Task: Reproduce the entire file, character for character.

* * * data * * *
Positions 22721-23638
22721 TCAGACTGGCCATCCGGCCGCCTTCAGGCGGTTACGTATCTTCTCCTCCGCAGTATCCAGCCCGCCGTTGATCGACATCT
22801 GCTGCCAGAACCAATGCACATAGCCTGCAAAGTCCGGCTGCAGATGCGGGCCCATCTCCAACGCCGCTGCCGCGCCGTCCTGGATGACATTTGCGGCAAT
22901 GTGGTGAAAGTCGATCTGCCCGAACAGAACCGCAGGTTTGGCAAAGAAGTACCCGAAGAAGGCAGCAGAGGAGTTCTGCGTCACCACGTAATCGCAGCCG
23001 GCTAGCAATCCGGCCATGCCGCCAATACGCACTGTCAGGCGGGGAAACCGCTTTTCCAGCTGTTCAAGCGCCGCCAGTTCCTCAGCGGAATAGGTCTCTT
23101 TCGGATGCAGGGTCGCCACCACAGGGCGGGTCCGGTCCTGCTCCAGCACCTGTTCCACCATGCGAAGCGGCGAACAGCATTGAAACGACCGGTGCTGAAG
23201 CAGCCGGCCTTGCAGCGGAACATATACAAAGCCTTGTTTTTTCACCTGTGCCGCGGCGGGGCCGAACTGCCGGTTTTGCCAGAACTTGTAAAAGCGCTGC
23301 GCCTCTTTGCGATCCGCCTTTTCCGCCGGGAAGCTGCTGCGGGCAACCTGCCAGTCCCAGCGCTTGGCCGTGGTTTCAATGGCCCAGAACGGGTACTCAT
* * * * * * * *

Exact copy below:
Positions 22721-23638
22721 TCAGACTGGCCATCCGGCCGCCTTCAGGCGGTTACGTATCTTCTCCTCCGCAGTATCCAGCCCGCCGTTGATCGACATCT
22801 GCTGCCAGAACCAATGCACATAGCCTGCAAAGTCCGGCTGCAGATGCGGGCCCATCTCCAACGCCGCTGCCGCGCCGTCCTGGATGACATTTGCGGCAAT
22901 GTGGTGAAAGTCGATCTGCCCGAACAGAACCGCAGGTTTGGCAAAGAAGTACCCGAAGAAGGCAGCAGAGGAGTTCTGCGTCACCACGTAATCGCAGCCG
23001 GCTAGCAATCCGGCCATGCCGCCAATACGCACTGTCAGGCGGGGAAACCGCTTTTCCAGCTGTTCAAGCGCCGCCAGTTCCTCAGCGGAATAGGTCTCTT
23101 TCGGATGCAGGGTCGCCACCACAGGGCGGGTCCGGTCCTGCTCCAGCACCTGTTCCACCATGCGAAGCGGCGAACAGCATTGAAACGACCGGTGCTGAAG
23201 CAGCCGGCCTTGCAGCGGAACATATACAAAGCCTTGTTTTTTCACCTGTGCCGCGGCGGGGCCGAACTGCCGGTTTTGCCAGAACTTGTAAAAGCGCTGC
23301 GCCTCTTTGCGATCCGCCTTTTCCGCCGGGAAGCTGCTGCGGGCAACCTGCCAGTCCCAGCGCTTGGCCGTGGTTTCAATGGCCCAGAACGGGTACTCAT